Meeting of a product management team, we can see glasses on a table, and people in shirts writing something on the papers in front of them. We can not see faces of the managers.Product managers have one of the most rewarding and most difficult jobs. You will need to demonstrate a variety of skills in an interview, and answer a tough set of screening, behavioral and technical questions.

On the top of that, you will have to convince the interviewers that you have a good understanding for their industry, their product range, the market trends, and the overall market conditions. Let’s have a look at the questions they will use to try to find that out.

1. Why do you want to become a product manager?

Focus on your enthusiasm for the products the company produces, your skills, abilities, and experience that makes from you a good candidate for the job, or on particular ideas you have to help them improve their products.

2. What characterize a good product manager?

Ability to understand the market, to think and see one step ahead, to understand the needs of the customers and how to transform them to a particular product design and marketing plan, the technical skills required for the job, etc.

3. Tell us something about your experience.

Focus on your latest projects, what you have designed, and how it helped your former employers/clients. Show us the value your work has brought to the people who paid for the work. Try to speak only about the things that are relevant for the job.

4. Why did you decide to apply for a job in our company, and not somewhere else?

Tell them how much you like their product range, the professionalism of the company, or simply the working environment. To compliment them for something they do is a great answer to this particular question. Alternatively you can refer to a professional recommendation, or any other reason why you picked them.

5. When managing the product, how do you manage the expectations of internal groups, just like sales and services?

Focus on the close interaction with the departments. Tell them that you always try to get feedback from all departments.

6. When do you think is the right time to release the product?

Some people believe that the product should never be released until perfect, until all beta tests have been completed, and everything works as it should. But the competition does not sleep, they also work and design new products, and they can sometimes act faster and secure the first place on the market. Therefore it is important to think carefully about the industry, and just then construct an answer to this question.

7. Tell us something bout the life cycle of the product you managed.

They are testing your theoretical knowledge with the question. You should know the life cycle and if you don’t, just check Wikipedia.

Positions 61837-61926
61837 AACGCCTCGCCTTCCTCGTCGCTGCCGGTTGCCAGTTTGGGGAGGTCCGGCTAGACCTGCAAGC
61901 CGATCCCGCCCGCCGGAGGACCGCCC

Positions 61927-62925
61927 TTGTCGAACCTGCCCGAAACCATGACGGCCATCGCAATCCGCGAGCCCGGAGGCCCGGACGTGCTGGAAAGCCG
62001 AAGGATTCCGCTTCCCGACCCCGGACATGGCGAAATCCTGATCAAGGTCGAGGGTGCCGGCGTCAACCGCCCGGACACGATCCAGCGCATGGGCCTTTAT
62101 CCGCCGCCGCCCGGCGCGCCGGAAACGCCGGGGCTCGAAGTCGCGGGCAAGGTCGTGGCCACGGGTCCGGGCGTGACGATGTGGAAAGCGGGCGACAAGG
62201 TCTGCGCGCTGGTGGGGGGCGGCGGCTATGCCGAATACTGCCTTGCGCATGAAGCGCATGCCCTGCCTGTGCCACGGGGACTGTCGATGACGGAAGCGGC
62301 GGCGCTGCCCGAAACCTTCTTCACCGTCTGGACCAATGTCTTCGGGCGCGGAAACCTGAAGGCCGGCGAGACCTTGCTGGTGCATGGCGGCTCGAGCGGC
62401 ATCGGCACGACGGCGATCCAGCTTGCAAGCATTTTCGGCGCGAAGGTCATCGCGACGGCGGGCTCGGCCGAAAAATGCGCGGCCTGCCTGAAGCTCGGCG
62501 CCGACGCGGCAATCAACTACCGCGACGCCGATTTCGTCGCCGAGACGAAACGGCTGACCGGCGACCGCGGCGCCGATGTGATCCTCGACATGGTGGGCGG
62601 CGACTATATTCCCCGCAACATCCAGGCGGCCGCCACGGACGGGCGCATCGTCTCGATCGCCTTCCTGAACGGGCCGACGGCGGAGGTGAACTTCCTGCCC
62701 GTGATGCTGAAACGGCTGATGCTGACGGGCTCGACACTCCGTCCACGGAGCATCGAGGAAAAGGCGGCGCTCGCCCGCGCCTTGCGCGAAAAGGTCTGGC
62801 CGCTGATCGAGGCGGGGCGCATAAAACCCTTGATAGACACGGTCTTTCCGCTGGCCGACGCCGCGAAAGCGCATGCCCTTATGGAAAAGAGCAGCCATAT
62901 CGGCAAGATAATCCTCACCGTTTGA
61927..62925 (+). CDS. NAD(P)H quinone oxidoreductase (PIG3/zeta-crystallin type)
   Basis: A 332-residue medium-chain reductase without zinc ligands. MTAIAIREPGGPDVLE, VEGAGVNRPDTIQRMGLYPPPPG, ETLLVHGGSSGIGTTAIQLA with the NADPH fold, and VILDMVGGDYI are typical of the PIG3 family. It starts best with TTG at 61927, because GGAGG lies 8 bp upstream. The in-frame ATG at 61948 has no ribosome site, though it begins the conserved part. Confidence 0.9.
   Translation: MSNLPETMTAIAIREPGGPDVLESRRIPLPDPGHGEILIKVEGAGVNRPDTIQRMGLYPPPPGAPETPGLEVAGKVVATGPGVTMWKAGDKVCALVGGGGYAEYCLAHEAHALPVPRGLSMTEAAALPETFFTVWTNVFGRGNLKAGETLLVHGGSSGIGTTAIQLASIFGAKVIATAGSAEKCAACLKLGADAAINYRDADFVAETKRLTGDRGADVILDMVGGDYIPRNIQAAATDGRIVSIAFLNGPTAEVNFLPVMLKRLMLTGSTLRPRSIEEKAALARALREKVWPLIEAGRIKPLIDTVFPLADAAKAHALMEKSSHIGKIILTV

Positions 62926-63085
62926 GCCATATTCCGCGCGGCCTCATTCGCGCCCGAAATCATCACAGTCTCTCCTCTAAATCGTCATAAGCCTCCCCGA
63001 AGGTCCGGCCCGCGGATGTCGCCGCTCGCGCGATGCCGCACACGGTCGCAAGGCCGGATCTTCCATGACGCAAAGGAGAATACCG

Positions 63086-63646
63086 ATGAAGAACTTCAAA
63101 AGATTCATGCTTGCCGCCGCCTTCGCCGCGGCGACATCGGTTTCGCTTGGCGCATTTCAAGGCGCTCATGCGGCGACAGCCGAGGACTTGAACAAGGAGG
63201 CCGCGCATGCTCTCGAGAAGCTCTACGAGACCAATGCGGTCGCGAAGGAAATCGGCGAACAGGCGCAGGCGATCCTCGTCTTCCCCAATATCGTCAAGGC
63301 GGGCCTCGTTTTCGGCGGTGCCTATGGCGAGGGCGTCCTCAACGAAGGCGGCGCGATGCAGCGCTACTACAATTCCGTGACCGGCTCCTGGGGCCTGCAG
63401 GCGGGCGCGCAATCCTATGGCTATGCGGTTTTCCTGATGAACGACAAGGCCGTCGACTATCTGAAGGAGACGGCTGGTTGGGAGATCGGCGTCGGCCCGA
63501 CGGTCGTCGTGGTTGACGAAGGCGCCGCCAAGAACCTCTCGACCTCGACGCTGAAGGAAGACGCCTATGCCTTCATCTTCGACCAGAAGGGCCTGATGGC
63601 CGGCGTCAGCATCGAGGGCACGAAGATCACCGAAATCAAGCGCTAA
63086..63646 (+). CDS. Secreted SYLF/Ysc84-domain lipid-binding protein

Panel interview, three young interviewers, two women and one man, and one job candidate, a man. All of them look happy with the way the interview goes so far. 8. The demand for the product has exceeded your production capacity in the initial phase. What would you do?

Good product manager would never let the customers waiting, unless they had doubts about the quality of the product and thought the demand would drop soon. You can say that you would outsource the production or do something else to keep the dice rolling.

9. Imagine that your mobile phone is a brand new product in the market – a first phone with a digital camera (funny imagination right now, isn’t it?). You have limited budget for advertising the product, let’s say one million dollars. What steps would you take to successfully launch this product within the budget?


Behavioral questions

Apart from these screening and technical questions, the interviewers will also ask you several behavioral questions, to understand how you act in various work related situations. To such questions belong:

  • Describe a time when you struggled to communicate something to your boss, colleague, or to a customer. How did you manage to get your message over?
  • Describe a difficult decision you had to make in your professional career. How did making this decision affect you?
  • Describe a time when you experienced a conflict of your personal and professional interests. How did you get over it?
  • Describe the biggest failure of your professional career.
  • Describe a conflict you had with your colleague. Describe a situation when you went above and beyond with your service (for the customer, for the colleague).
  • ….


If you would like to see brilliant answers to the behavioral questions, check our Interview Success Package. Alternatively you can have a look at some job interview tips.